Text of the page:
Sat | Aug 19, 2017

Ian Boyne | Pressure criminals, liberate communities

Published:Sunday | January 15, 2017 | 1:00 AM
In this September 2007 file photo policemen attached to the Montego Bay Police prepare to enter the community of Flanker, a hotbed of violence for many years.
Prime Minister Andrew Holness
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The firestorm generated by my column last Sunday is still raging. Unfortunately, but predictably, there has been more heat than light and a surfeit of shadow boxing, shallow thinking, and strawman argumentation.

It has been emotively characterised that all Jamaicans enjoy untrammeled civil liberties and Boyne would take them away, safe in the knowledge that his won't be affected.

The prime minister announced in his New Year's message that "we will be creating ... zones where the security forces and other government agencies will be able to conduct special long-term operations in high-crime areas, including extensive searches for guns and contraband".

I expressed strong support for that, encouraging the prime minister not to be deterred by opposition from the usual suspects among the defence bar and other human rights fundamentalists who ignore context. In these high-crime areas under the domination of gangsters and dons, you don't have freedom of movement as you can't pass certain border lines. Despite our constitutional guarantee of freedom of movement.

Because of crime, students have to reach home early rather than doing group study at university because 'shottas hot up the place'. Their freedom to stay out late is curtailed. Underage girls are summoned by dons and shottas, and , in democratic Jamaica, parents have to 'send them on' or get burnt out or killed. Dances can go on all night until daylight and no resident dares call police. Their freedom to have a good night's sleep is eliminated, not just curtailed.

Some are deprived of their freedom to run their business without extortion. Because shottas run things, business would come to their communities is driven away, robbing them of their economic freedom of employment. You go and visit your girlfriend on a weekend and you can't even get a taxi to carry you home because of the reputation of the community. You can't go to late-night prayer meeting for too much 'shot a fire'. These civil liberties normally enjoyed by defence attorneys and civil society activists uptown are routinely denied thousands of Jamaicans in these high-crime areas that need liberation.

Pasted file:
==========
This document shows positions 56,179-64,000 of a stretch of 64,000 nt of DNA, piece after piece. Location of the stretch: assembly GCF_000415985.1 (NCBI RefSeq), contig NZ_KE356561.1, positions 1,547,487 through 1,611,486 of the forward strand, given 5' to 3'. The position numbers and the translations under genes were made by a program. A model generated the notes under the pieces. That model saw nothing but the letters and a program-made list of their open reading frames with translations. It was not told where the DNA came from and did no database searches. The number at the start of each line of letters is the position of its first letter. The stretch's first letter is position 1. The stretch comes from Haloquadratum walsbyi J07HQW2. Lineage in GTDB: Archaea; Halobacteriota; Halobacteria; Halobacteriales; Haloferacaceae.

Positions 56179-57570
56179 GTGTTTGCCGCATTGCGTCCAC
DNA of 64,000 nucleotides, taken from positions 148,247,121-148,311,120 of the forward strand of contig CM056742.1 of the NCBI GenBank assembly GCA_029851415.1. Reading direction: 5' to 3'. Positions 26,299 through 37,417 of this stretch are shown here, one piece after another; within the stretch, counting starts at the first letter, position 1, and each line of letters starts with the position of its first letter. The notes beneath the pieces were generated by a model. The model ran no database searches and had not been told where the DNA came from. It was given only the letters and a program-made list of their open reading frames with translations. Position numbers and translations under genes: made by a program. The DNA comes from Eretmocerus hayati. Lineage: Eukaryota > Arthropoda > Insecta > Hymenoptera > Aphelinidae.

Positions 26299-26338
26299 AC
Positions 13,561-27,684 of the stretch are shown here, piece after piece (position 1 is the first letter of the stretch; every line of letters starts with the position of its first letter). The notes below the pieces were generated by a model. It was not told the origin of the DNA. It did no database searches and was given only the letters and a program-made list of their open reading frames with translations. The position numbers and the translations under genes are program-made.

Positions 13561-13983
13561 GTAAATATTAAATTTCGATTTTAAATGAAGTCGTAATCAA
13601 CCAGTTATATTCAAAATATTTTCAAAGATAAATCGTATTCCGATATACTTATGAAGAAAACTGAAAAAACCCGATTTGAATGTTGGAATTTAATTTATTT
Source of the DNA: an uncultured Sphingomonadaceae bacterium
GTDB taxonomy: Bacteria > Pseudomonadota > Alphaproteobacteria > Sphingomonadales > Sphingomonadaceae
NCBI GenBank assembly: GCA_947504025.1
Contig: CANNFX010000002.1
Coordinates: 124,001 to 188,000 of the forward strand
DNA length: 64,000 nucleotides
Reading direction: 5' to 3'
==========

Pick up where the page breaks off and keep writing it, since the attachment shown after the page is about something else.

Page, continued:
Yes, that's what going into these communities must be about: Liberation. To restore law and order and make those of our fellow Jamaicans who have been denied rights that others of us take for granted finally enjoy them. Let them be free to visit their lovers across the border. Man from 'Africa' in Spanish Town can go check his girl freely in 'Dela'. Granny from Dela can visit her long-time church in Africa, which she has not been able to attend because of the internecine feud in the Klansman gang.

This is the reality on the ground and people are saying I am the one wanting to curtail Jamaicans' civil liberties? Where are these people living? I know it's uptown, but do they have no knowledge of what is going on in high-crime communities?

Stop this nonsensical strawman, diversionary argument about my proposal taking away Jamaicans' civil liberties! The poor people in criminal-controlled inner-city communities already have their freedoms taken away by criminals. There are many old people trapped there who are living in fear every day that gunmen will kick down their doors to kill them just to send a message to other gangsters.

 

Shot three times

 

I know one 85-year-old granny who wakes up every morning at 3:00, remembering when gunmen invaded her board house recently and killed a girl under her bed. Fortunately, the gunmen didn't see her. It's the third time she has been shot. She would be happy for Holness to send in police and soldiers in her community so that those brute beasts who shoot babies and old ladies can't come back to kill her. She wants liberation. But human rights fundamentalists will raise alarm and create hysteria to frighten away the prime minister from demonstrating the guts and courage to do what he needs to do. (The Gleaner is doing a wonderful series about how crime is affecting real people. First-class journalism.)